@Heda, as has been WIDELY reported radiation alarms on the perimeter fencing at Dai-Ichi were sounding before, as in preceding, the tsunami(s) hit.

3 ( +4 / -1 )

50 of these things are not producing a spark? And the lights are on, companies still making a profit... It's regrettable the facts tell us we just don't need so many if any dangerous long term environmental doom factories.

2 ( +5 / -3 )

JT Do us a favor and find out how we can contribute to the citizens' legal fee fund, so we can support them. 1000 yen from each JT reader will help, and it will help them psychologically too to know we support them.

2 ( +2 / -0 )

The Power Stations that don't comply with the revised regulations, must remain off line. It is a waste of tax pays money to use the justice system to attempt to circumvent the new safety regulation process.

2 ( +2 / -0 )

Fine, Strangerland-sama. The bigger picture here, which I believe everyone gets except you, is that all those other NPPs could be terrifically damaged by earthquakes.........and the tsunami that may follow won't help.

2 ( +4 / -2 )

@Strangerland

It wasn't the earthquake that damaged fukushima, it was the tsunami.

...and tsunamis are the result of what ??? Wouldn't that be earthquakes ???

2 ( +3 / -1 )

@Falla, yes. Hopefully 25,000 km from the plant too.

2 ( +3 / -1 )

The best the advocates can do is lie, distort facts and attack anyone who doubts the path of the Nuclear sunshine that we are too blinded to see, 3 years of excuses and distortion have taught me that, the sunshine they talk of is actually a train rushing towards me.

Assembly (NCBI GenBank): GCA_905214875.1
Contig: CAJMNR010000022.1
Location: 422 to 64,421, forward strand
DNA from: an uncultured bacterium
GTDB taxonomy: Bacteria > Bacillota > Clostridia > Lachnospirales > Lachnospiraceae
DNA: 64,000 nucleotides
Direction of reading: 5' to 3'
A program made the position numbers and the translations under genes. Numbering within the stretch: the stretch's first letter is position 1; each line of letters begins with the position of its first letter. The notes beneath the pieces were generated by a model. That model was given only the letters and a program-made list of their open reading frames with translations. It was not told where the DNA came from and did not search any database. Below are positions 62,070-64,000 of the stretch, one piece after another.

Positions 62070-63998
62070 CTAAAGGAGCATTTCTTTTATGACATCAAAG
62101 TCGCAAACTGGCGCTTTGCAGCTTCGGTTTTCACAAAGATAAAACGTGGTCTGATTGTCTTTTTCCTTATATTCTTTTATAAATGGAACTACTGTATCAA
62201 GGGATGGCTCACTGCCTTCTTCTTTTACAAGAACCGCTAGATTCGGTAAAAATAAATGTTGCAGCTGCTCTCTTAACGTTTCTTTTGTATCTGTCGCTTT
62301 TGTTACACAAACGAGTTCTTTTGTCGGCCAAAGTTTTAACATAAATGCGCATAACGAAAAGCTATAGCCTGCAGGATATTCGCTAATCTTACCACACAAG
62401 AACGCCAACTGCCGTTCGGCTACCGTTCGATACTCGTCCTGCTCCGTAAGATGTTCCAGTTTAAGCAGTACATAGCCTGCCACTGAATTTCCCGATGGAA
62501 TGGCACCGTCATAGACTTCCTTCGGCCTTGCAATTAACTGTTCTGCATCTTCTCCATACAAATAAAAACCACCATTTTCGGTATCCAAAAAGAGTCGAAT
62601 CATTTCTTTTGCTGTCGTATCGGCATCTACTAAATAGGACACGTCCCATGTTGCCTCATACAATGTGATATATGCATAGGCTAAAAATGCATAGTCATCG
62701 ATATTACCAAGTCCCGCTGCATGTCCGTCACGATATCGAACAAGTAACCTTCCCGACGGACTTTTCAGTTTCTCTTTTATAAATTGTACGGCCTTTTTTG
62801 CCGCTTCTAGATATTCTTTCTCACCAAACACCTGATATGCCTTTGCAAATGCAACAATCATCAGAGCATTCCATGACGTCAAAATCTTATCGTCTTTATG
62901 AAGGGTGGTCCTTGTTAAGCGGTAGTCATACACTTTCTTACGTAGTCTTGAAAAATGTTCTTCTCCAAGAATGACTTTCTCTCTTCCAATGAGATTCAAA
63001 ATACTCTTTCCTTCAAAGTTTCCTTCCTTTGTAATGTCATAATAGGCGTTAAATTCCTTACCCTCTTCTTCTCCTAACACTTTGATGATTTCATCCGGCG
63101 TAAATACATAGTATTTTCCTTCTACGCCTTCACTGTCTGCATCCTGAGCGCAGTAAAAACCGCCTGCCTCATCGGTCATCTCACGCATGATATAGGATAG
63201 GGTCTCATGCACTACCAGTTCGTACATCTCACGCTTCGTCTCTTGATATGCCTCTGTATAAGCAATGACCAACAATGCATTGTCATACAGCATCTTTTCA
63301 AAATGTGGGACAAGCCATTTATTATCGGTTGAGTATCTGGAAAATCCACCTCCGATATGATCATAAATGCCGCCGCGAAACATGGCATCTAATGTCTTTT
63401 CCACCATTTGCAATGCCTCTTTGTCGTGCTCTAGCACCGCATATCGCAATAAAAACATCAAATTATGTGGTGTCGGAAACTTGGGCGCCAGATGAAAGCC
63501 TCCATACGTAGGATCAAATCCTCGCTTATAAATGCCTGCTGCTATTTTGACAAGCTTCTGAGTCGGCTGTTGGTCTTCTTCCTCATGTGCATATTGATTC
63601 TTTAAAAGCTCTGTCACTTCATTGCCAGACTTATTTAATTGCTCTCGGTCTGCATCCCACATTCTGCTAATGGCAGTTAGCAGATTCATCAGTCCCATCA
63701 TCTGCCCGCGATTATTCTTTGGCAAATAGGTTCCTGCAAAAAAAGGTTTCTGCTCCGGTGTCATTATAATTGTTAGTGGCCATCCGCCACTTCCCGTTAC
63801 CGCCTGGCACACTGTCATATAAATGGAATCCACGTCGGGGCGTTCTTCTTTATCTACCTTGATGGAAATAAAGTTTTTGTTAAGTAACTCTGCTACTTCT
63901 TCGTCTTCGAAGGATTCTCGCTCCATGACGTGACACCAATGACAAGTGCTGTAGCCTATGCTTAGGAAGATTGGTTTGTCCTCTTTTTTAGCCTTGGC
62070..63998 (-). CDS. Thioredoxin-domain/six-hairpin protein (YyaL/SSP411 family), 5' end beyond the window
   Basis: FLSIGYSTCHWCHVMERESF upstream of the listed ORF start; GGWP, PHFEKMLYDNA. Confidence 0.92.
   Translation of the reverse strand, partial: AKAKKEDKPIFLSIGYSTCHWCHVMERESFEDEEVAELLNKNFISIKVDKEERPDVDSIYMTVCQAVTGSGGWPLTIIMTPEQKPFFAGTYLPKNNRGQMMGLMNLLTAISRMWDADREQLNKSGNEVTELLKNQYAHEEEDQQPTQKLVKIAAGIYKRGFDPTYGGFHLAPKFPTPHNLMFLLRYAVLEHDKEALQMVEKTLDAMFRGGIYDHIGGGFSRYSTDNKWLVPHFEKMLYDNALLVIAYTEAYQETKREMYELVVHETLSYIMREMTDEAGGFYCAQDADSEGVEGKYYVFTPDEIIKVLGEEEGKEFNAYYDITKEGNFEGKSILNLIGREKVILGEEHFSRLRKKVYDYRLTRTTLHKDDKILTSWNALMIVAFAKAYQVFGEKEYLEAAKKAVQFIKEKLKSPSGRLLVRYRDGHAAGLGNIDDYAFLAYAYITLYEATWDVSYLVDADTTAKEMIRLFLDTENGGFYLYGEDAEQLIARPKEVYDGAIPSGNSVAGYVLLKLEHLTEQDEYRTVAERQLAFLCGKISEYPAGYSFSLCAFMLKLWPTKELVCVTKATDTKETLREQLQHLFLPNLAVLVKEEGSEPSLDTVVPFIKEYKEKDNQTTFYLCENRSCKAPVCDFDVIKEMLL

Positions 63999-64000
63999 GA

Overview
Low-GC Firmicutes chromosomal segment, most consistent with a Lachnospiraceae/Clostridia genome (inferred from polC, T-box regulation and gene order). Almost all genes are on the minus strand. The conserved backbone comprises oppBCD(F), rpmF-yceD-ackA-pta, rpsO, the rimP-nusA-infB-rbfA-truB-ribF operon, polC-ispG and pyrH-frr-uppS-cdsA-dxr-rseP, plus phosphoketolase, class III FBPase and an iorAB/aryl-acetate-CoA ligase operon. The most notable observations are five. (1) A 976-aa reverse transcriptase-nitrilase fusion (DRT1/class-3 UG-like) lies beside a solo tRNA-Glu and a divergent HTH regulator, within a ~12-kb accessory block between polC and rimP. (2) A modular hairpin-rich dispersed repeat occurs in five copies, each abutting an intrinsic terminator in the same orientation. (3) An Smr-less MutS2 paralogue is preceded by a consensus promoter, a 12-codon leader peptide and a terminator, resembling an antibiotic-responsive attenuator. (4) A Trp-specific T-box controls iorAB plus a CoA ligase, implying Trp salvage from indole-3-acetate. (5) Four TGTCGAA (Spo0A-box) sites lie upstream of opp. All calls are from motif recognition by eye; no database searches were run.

2 ( +3 / -1 )

It's times like this when the slow moving wheels of justice are a good thing. I hope it takes them at least a year to get their appeal heard.

1 ( +2 / -1 )

regrettable? Please stop using this word, or stop translating it as this. KEPCO does not control the courts

1 ( +1 / -0 )

no, there is much reason to believe that the earthquake caused damage to the plant before the tsunami...such testimony has been heard from some insude the plant who documented pipes etc coming loose before the tsunami. not picked up by mainstream corporate media (kisha club, complIant). Watch videonews.com and other reliAble (not scaremongering by the way) alternative media to learn things not on NHK or Kyodo/jiji.

re the appeals court, i fear they could reverse the first court's decison...such things happen frequently here where the status quo often prevails. Let's hope for an impartial group of judges.

1 ( +2 / -1 )

"But why don't we stick to scenarios for which we have evidence that they could come about? "

Indeed , then Fukushima Dai ichi mess provides us with all the evidence we need then. Case closed.

1 ( +3 / -2 )

The public hostility and distrust for the Nuclear Regulatory Authority was apparent in political polling in the Tokyo elections. The NRA was never afforded the power and independence of new agency, it was formed out of the discredited Nuclear Industrial and Safety Agency and the Nuclear Safety Commission.

Abenomics Achilles heel could prove to be the failure of the NRA to enforce the new regulatory safety requirements, energy security and the restart programme are key features of that illusive third arrow.

1 ( +1 / -0 )

sf2k May. 23, 2014 - 04:32AM JST After another one goes, global sanctions against Japan ever owning nuclear power again will probably be one way to stop. Preferably though I hope Japan wakes up and votes their way to change instead.